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"I'm pleased to be part of this World Series championship team and I would do my best to win another World Series this year," he said.

Hinch said he spoke personally with Osuna for about 12 minutes in his office before a 10-minute meeting with the team in the Dodger Stadium clubhouse.

"It was as good as it needed to be to get to the next step of incorporating him on our team," Hinch said. "It's hard because I know the topic, I know the reaction, I know the difficulties on everybody to be humans in this, to be on a personal side, a professional side and baseball side. He had to stand up in front of a team and get introduced and begin the process of being incorporated onto this team during some of the toughest times in his life and certainly the toughest topic I've had to deal with as a manager."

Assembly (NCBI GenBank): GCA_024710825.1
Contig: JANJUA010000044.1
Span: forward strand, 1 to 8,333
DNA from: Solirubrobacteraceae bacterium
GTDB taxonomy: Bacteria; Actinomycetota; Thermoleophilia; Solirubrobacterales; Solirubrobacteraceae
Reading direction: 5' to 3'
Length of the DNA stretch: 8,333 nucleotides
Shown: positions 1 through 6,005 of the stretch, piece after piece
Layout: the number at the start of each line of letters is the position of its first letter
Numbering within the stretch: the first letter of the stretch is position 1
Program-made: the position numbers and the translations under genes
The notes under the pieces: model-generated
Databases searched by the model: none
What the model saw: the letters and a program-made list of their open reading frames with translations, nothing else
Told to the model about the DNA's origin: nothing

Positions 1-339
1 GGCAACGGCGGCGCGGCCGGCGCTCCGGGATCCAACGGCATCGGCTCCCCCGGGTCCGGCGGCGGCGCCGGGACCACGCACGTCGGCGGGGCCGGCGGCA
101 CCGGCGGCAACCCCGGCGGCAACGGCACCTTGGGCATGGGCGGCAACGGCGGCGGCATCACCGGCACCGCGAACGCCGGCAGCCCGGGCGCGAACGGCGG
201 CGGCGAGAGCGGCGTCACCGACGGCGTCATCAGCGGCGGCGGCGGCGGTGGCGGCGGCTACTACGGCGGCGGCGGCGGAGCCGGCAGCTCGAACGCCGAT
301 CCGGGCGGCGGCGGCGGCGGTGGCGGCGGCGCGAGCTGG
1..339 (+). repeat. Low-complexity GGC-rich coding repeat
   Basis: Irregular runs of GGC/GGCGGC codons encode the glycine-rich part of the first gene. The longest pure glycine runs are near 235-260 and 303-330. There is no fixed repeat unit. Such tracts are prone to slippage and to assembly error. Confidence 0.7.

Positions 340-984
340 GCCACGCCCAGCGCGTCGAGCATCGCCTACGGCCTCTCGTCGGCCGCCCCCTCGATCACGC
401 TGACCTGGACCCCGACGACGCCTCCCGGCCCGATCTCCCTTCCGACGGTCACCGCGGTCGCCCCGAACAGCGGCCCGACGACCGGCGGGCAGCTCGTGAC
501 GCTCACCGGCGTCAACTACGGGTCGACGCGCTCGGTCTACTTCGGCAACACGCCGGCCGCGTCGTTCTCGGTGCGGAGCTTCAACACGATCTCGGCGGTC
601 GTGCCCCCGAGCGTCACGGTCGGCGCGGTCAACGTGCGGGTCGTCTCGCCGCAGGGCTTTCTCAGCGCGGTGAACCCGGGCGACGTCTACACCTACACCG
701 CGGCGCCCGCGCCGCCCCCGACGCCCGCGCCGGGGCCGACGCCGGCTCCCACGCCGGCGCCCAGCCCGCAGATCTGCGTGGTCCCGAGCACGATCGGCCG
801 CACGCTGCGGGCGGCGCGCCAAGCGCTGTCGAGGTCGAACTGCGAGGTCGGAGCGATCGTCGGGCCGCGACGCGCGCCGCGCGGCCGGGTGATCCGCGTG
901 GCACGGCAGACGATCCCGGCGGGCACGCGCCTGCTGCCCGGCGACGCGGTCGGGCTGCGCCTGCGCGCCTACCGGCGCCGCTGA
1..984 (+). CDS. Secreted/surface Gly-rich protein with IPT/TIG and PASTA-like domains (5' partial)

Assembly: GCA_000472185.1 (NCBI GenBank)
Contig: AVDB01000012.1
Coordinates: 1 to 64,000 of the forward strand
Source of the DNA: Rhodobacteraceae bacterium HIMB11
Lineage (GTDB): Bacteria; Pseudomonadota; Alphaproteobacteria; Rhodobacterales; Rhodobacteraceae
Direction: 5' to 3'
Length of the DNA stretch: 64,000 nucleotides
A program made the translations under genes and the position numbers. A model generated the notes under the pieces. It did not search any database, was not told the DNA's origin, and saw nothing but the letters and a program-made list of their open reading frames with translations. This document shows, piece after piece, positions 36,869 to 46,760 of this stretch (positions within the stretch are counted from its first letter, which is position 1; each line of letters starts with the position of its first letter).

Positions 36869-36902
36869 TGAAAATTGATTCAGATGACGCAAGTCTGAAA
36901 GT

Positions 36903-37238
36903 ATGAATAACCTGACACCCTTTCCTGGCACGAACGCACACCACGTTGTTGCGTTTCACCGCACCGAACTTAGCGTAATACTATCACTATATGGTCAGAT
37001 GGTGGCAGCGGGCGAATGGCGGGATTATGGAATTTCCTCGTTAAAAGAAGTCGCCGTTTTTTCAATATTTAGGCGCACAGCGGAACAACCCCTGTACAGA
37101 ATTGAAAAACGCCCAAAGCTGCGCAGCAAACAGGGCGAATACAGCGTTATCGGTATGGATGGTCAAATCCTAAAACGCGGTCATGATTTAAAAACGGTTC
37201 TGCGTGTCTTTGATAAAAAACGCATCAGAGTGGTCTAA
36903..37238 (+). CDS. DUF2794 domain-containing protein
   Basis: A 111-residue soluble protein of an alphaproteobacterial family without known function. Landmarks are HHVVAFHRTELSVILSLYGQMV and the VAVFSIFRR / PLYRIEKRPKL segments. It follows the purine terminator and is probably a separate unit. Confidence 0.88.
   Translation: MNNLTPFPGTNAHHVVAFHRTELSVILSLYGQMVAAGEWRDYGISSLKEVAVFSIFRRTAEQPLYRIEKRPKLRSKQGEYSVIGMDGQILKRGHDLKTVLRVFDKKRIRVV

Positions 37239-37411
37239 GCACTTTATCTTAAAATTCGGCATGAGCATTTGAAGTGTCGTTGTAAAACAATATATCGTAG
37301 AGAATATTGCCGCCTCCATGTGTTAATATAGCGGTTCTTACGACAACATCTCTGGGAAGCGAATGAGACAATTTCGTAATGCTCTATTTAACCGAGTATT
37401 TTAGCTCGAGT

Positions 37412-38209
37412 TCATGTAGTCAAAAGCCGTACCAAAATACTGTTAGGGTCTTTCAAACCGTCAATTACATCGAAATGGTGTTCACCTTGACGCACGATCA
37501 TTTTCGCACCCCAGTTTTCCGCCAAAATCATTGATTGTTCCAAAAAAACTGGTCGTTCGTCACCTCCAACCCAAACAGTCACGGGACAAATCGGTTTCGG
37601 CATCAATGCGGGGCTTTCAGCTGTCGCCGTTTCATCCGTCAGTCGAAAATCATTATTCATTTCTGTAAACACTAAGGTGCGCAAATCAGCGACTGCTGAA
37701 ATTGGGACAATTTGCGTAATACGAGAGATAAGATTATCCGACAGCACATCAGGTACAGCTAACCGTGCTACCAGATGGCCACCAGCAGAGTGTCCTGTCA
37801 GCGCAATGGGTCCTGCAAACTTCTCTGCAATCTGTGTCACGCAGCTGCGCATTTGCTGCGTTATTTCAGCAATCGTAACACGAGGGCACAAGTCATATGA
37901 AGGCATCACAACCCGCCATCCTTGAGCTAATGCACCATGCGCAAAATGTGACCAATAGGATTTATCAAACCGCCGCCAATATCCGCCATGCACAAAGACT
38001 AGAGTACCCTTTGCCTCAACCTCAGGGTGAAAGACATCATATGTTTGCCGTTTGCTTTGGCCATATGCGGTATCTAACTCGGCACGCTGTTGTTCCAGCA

Video: Luhnow, Osuna discuss Osuna joining Astros

Luhnow said he felt comfortable giving Osuna "a second chance" based on the homework the club did regarding the pitcher, while admitting the path to complete acceptance will be a long one.

"We're going to have to prove whether this works or not by what happens on the field and what happens off the field," Luhnow said. "I believe in Roberto as a person. I believe he's going to do everything to help us on the field and redeem himself off the field and his reputation off the field, and I think the organization will support him and hopefully turn this into a positive."

Tweet from @astros: The Astros released the following statement: pic.twitter.com/y7ijZ3nzHw